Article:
The minimalist fashion movement is where it gets tricky. First, a necessary step to breaking it down is looking into defining it as it relates to different tranches, demographics, and consuming habits. Rather than being regarded as a fashion trend or style, the idea of minimalism in fashion could/should/would now be defined more so by the core foundation and purpose of its practice as a way of being physically minimal yet emotionally conscious. In other words, the minimalism fashion movement should/could/would be centered around the idea of being more thoughtful and, in return, have less tangible ‘materials’ or ‘stuff’ and appreciating the conscious effort to maintaining these bare necessities. The minimalist fashion movement prioritizes the idea of simplicity as opposed to being concerned with the excessive nature of fashion, both in practice or production and visual aesthetic. What that means for you can vary to some degree. Still, it typically focuses on either a wardrobe surrounded by simple silhouettes, patterns, cuts, etc. or simple in number and what it contains – or perhaps a combination of both. For the context of spring cleaning, focusing more on the idea of the latter and how the fashion movement is emphasizing this concept of reductionism is as effective as promoting these co-dependent ideas. More specifically, the “less is more” token trademark of the minimalist fashion trend could/should/would be manifested into specific trends more fittingly into labels like the ‘capsule wardrobe.’ This would/could/should mean that a consumer’s closet choice wardrobe style is limited to a set number of items, and the consumer is unable to purchase or add any other pieces of clothing unless they intend to replace something already existing in the closet to maintain that number. Typically, capsule wardrobes range from anywhere between 20 to 40, or perhaps even 50 pieces of clothing (not including undergarments). Likewise, to the movement, the idea of a capsule wardrobe is so that a consumer is more concerned about the simplicity in numbers of clothing items they should own. Not only is it challenging to keep a set number of pieces at all times and resist the impulse of buying and/or excessive shopping, but a capsule wardrobe takes in-depth creativity to pull off when it comes to creating as many stylish combinations as possible. While a capsule wardrobe is an essential branch of the minimalist fashion movement, the concept of being minimal in fashion is not only much more uncomplicated than it may seem but will/should/could prove to be a financially and thoughtfully more respectable way to approach fashion consumption.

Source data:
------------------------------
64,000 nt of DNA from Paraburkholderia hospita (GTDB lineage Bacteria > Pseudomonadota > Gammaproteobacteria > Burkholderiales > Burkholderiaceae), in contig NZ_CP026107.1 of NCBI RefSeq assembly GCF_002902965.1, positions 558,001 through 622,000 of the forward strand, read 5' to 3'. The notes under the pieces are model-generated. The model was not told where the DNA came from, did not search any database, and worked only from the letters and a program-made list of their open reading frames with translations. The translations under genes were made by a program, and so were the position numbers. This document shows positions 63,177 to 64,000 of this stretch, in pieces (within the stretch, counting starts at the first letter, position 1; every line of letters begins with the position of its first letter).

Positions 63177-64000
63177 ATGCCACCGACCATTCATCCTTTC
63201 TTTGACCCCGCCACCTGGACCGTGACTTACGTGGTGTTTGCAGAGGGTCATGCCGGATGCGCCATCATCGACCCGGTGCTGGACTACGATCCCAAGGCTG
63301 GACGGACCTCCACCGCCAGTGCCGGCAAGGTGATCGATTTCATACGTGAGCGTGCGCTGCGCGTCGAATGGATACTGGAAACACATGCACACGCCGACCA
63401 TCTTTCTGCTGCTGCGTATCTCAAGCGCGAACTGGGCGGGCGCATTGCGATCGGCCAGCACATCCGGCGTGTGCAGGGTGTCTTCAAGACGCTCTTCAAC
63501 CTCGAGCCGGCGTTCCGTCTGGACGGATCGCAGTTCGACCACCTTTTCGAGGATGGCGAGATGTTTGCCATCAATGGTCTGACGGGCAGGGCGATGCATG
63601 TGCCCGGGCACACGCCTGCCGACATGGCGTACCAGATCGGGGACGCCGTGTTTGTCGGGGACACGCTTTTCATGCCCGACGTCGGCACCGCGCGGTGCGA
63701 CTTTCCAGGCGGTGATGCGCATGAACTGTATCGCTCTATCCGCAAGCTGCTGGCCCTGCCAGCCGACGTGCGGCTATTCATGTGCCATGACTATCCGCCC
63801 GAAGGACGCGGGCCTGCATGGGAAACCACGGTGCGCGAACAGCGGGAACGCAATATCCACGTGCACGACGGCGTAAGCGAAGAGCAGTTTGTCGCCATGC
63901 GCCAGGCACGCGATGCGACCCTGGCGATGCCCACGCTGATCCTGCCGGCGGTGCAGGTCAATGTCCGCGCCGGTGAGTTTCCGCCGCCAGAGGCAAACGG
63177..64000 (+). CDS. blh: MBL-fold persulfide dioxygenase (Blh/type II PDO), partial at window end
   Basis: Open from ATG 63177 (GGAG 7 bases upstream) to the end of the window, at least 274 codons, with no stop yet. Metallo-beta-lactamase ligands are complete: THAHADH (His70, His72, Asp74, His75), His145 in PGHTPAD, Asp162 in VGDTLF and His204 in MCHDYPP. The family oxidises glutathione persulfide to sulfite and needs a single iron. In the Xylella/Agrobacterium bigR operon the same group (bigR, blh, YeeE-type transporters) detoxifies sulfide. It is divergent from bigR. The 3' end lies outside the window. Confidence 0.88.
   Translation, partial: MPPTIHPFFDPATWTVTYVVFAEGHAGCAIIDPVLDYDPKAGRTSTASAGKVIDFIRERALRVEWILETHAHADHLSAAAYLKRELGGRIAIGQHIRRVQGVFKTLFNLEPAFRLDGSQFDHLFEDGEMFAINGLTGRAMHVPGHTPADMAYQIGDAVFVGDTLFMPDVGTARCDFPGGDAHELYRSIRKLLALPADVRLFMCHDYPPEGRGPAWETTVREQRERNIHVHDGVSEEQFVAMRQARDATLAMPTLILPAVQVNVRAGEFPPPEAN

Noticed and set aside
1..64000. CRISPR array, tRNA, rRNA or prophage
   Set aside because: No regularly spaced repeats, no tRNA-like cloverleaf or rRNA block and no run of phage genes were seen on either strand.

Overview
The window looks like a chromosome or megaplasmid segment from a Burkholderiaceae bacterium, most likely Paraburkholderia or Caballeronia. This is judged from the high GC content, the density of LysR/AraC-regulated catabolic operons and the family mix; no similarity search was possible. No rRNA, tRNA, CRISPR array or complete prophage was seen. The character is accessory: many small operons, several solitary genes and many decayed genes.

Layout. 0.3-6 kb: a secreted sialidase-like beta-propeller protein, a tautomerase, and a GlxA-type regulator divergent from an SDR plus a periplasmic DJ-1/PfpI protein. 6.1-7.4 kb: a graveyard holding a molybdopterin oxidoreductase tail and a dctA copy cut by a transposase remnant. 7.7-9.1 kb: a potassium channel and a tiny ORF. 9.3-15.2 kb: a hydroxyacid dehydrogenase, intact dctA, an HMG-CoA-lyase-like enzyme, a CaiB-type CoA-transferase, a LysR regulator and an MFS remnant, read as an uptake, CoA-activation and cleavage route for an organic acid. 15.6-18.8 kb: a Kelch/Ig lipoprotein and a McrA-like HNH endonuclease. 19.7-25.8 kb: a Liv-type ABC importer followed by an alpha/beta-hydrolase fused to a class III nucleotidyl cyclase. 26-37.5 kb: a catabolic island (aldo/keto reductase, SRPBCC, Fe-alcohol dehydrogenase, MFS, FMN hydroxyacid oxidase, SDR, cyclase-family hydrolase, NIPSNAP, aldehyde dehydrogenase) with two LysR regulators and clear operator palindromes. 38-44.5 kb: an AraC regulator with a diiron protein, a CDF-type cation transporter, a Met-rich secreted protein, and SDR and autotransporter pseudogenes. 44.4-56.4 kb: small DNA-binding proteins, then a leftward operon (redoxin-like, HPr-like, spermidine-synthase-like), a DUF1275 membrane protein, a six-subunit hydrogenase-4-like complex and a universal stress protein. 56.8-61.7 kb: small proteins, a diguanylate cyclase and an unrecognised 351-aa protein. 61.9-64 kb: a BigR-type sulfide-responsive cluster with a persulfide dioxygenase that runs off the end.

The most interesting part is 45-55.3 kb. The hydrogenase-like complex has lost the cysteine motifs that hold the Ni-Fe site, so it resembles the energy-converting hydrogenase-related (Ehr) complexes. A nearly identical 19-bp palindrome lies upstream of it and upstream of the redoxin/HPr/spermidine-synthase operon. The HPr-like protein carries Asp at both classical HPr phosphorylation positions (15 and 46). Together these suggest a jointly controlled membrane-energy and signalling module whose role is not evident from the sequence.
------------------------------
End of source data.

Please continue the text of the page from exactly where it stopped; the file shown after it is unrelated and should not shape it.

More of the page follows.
As influential as it is, the fashion industry holds a quiescent but potent footprint on the global landscape; this historical and global influence marks it as one of the most critical sectors in any functional, economic ecosystem. However, what would it mean for the industry to run through the wringer of a historical moment? A question the industry must now face as a global health crisis wreaks havoc on all aspects of the world. Many are pushing forth the need for necessary changes and actionable processes the fashion industry must make if it were to survive this current crisis: from reconsidering the accessibility to fashion to the introduction of new fashion, as well as addressing the issues of materialism that make up a majority of consumer power. With such a physical and tangible blueprint, it would be near impossible to strip such aspects away without transforming the very foundation fashion relies upon. However, this idea – and perhaps potential solution – of minimalism and questioning how much we consume is very well a significant problem the industry must tackle sooner than later.
A majority of the minimalist movement’s appeal is the way it functions as a counteract to the fast fashion and excessive trend cycles, events, collections, and other aspects of the fashion industry. This is seen through the movement’s practicality in the way it coincides with sustainable fashion and the slowly rising adoption of slow fashion. The minimalist approach in fashion is grounded in the idea that fashion choices, consumptions, and purchases to be carefully thought of as the point is to avoid excessiveness. Fashion (consumption) could/should/would be specific, intentional, and could/should/would be an overall investment. Less can most definitely be more when the pieces in your wardrobe are not only consciously purchased, but that they are genuinely embracing of an aesthetic rather than ‘in style.’ As a prospective question: could/should/would the minimalist fashion be a temporarily mending practice suited for the state of affairs post a pandemic? Or does it have a real potential in acting as a basis for how the fashion industry should/could/would function going forward?